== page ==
Media Type: Textbook
Synopsis: Our understanding of genetic diseases of the eye has grown exponentially in the last 20–30 years. This extremely well-organized book provides detailed clinical and molecular findings for each genetic type of eye disease. A thorough anatomical, physiological, and historical review of each class of genetic eye disease is presented at the beginning of each chapter. This book is recommended for the ophthalmologist who wants to improve his knowledge in genetic diseases and give accurate information to his patients in the field of genetic counseling, diagnosis and treatment.
Target Audience: Ophthalmologists
Review: Dr Traboulsi is Head of the Department of Pediatric Ophthalmology and Director of the Center for Genetic Eye Diseases at Cleveland Clinic’s Cole Eye Institute. He is the Executive Vice-President of the International Society for Genetic Eye Disease and Retinoblastoma and Editor-In-Chief of Ophthalmic Genetics. He is the author of more than 300 scientific articles and book chapters. Dr Traboulsi is known internationally, as an expert in the field of Pediatric Ophthalmology and Genetic Eye Diseases.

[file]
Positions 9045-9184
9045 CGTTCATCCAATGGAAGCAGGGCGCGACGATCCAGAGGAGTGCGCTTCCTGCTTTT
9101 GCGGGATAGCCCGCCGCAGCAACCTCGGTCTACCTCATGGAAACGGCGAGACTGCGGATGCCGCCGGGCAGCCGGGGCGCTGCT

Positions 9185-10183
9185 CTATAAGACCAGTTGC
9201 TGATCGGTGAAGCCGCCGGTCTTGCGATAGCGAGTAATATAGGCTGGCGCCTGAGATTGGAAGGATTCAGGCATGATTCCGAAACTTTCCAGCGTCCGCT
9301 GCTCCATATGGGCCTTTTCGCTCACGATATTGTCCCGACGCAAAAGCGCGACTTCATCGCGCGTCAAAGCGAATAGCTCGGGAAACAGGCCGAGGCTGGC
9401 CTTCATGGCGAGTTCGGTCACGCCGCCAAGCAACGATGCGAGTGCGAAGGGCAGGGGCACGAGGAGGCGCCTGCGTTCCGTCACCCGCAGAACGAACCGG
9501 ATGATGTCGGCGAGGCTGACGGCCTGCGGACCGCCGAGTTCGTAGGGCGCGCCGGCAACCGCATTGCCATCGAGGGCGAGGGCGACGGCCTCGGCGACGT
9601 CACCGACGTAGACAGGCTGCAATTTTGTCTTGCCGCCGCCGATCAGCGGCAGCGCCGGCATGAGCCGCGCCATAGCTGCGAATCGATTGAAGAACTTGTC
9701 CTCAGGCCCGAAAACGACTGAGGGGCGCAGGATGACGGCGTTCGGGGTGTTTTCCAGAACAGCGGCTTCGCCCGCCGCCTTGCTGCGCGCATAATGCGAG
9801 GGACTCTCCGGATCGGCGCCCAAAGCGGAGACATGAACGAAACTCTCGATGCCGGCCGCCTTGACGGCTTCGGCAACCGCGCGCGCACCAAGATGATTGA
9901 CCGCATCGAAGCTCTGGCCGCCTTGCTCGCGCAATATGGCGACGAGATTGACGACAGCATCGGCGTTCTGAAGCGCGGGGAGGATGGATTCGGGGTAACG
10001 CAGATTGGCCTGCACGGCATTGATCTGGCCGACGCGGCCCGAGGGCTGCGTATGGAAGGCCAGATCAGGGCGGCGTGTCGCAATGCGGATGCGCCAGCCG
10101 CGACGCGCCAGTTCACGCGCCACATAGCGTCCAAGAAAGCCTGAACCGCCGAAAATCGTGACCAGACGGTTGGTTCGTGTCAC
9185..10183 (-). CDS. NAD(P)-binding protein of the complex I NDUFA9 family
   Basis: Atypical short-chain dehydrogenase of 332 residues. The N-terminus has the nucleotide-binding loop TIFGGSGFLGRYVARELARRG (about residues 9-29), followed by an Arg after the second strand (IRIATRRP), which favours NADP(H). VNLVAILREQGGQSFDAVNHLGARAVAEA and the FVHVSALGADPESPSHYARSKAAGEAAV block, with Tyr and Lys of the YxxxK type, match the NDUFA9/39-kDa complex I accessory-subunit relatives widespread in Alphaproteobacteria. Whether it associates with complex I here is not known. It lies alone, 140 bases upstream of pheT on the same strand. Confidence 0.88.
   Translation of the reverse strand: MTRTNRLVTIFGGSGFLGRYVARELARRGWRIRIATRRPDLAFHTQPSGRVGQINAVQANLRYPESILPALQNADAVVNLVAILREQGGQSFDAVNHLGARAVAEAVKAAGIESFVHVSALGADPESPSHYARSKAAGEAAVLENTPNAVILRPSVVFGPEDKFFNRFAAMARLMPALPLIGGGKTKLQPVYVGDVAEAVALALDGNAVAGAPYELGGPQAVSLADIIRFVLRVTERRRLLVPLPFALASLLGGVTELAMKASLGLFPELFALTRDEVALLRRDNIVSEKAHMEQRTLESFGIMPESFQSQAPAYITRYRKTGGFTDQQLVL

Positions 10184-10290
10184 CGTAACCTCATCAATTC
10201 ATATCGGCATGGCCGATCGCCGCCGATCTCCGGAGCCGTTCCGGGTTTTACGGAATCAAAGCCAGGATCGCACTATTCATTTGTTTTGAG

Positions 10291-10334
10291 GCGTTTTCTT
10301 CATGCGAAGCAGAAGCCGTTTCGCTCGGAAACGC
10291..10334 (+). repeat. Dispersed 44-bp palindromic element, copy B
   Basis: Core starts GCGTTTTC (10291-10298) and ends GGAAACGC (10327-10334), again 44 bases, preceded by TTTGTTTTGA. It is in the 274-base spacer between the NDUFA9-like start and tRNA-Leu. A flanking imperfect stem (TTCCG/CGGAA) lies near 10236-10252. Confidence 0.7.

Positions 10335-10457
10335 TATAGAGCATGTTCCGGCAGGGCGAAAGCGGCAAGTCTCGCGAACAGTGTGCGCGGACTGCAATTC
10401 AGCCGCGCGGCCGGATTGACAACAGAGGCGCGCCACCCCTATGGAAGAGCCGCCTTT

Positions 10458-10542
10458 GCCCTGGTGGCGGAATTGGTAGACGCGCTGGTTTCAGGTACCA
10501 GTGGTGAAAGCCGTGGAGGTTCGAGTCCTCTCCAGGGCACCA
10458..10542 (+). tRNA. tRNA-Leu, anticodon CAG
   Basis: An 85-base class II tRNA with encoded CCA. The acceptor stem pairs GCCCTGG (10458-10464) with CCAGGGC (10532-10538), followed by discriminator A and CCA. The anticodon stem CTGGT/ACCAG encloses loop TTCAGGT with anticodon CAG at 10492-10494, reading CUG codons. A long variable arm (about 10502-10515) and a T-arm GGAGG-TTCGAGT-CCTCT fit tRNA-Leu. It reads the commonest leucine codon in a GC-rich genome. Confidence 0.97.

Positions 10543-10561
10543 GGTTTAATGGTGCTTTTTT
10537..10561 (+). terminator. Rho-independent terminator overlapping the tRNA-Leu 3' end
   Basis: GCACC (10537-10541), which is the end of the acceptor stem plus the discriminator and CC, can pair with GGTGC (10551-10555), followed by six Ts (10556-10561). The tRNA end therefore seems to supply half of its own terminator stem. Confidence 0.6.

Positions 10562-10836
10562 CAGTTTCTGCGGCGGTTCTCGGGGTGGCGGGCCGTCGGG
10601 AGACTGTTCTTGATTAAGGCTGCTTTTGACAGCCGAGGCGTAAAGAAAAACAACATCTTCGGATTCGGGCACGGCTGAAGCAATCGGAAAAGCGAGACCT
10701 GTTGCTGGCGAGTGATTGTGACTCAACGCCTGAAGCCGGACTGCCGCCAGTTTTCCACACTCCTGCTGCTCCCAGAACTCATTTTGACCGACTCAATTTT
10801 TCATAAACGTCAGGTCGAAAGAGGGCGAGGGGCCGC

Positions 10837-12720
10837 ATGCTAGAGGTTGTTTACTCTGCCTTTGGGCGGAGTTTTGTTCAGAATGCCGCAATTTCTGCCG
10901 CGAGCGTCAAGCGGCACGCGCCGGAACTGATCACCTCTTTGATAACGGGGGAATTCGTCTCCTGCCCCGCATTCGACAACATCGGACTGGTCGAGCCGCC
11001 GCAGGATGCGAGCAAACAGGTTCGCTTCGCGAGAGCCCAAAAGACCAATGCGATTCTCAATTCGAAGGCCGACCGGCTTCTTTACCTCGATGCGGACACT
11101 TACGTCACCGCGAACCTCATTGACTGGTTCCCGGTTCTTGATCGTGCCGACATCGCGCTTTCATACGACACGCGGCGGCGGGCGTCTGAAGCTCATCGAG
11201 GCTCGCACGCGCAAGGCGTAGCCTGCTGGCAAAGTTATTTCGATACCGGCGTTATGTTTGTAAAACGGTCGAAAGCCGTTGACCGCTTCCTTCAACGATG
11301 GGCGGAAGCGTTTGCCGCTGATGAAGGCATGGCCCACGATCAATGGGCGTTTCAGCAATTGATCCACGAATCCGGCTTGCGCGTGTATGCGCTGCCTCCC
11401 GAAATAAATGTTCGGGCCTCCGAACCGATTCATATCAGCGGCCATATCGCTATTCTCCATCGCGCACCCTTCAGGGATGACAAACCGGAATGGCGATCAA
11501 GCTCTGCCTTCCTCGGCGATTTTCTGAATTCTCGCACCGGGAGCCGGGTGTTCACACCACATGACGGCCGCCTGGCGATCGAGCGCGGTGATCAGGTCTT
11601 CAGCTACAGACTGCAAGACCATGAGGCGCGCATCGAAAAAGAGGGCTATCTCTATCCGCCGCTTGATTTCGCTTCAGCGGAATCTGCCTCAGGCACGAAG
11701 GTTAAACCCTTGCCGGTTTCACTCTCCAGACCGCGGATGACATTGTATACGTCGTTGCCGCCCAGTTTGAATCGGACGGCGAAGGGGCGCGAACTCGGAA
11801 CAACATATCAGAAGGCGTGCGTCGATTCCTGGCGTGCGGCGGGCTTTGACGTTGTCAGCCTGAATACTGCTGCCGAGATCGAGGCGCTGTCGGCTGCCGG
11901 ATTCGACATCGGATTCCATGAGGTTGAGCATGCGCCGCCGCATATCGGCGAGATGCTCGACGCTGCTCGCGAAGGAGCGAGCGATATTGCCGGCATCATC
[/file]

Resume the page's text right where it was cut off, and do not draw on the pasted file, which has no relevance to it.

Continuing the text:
The 2 nd edition of Genetic Diseases of the Eye is divided into 7 sections and 52 chapters. It introduces the subject of genetics beginning with malformations of the eye, refractive errors, glaucoma, cataracts, cornea, retina and optic nerve, eye movement disorders and systemic diseases and ends with a new chapter on cancer genetics and treatment of genetic disorders.
The information in the book is presented as a textbook of anatomy and physiology of the eye in addition to a fantastic review of ophthalmic literature in genetic eye disease. At the beginning of each chapter, we are given an interesting historical perspective. The book contains an impressive amount of atlas quality pictures. Classifications, clinical findings and diagnostic criteria for genetic diseases are well stated in each chapter.
It is difficult to criticize this book. A genetic textbook is often tedious to read, but this one, with its excellent organization and illustrated cases, is very easy and enjoyable to read.
In summary, the 2 nd edition of this book remains the reference on genetic eye diseases and is ideal for every ophthalmologist who wants to keep up with new genetic knowledge.